Bradley–will write the letter saying we understand the remaining facility will operate at 26 beds.

All in favor, Welch not voting.

Bradley–URA. Yesterday a discussion, Steve Pinger, Kim Carlson, Ron Walters, Bradley attended. Mayoral appointed study committee will begin to look at total URA for Westside. Too large now in total acreage, but could take 1000 acres out of Airport URA. City is allowed 15% total appraised value total URA’s, now at 11%, so would need to be shrunk. Current ‘dumbbell’ shaped, including ConWay, PGE Park, Goose Hollow, some Downtown, South of Market (up to med school).

There’s a mod being crafted for how URA money is divided. Was applied to city bonding capacity for 20-year period and revenue stream restored. This leaves out the County and School Districts, so a bill has now passed the house and going to the state Senate, Fair Share Bill 457, will modify how the URA occurs over time. The base zone is there, development starts; at certain value increase a new cut is taken off the top, that 3% goes back to revenue stream, again at 10%, divided in accordance to the existing tax base for the area. (Division of property taxes.)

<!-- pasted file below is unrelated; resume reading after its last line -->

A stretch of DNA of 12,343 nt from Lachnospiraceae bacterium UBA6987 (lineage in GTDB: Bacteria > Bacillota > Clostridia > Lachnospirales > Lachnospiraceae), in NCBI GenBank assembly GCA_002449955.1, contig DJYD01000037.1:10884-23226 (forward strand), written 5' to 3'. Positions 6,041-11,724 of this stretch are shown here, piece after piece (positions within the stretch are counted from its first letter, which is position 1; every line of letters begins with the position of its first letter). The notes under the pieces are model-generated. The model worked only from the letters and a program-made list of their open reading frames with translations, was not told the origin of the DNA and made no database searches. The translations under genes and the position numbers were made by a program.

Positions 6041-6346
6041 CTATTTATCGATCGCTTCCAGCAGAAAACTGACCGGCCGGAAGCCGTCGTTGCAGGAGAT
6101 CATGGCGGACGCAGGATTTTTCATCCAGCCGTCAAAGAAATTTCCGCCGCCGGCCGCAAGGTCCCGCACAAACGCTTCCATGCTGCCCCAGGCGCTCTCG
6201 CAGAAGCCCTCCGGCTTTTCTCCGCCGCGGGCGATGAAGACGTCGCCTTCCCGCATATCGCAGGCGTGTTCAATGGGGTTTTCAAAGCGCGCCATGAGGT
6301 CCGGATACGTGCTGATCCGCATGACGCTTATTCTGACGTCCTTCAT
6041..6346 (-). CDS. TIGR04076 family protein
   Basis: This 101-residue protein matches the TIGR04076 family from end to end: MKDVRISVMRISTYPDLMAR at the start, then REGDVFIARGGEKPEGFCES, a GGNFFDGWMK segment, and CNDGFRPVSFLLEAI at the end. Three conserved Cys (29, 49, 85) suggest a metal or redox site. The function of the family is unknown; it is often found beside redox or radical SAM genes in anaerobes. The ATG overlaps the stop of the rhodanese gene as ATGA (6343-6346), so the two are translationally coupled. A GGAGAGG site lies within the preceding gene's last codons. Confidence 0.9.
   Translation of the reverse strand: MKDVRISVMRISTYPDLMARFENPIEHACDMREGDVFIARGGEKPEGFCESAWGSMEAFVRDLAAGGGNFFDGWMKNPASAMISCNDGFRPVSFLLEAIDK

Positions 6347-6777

The costs are not included, and greatest costs appear to be associated with the ConWay area. Not clear how we arrive at those public costs for the whole area, or what projects are needed. Question as to whether the ConWay area is blighted. Loose definition, includes what we think is blight (run down abandoned homes) to disproportionate land value, many parking lots, and lack of public service.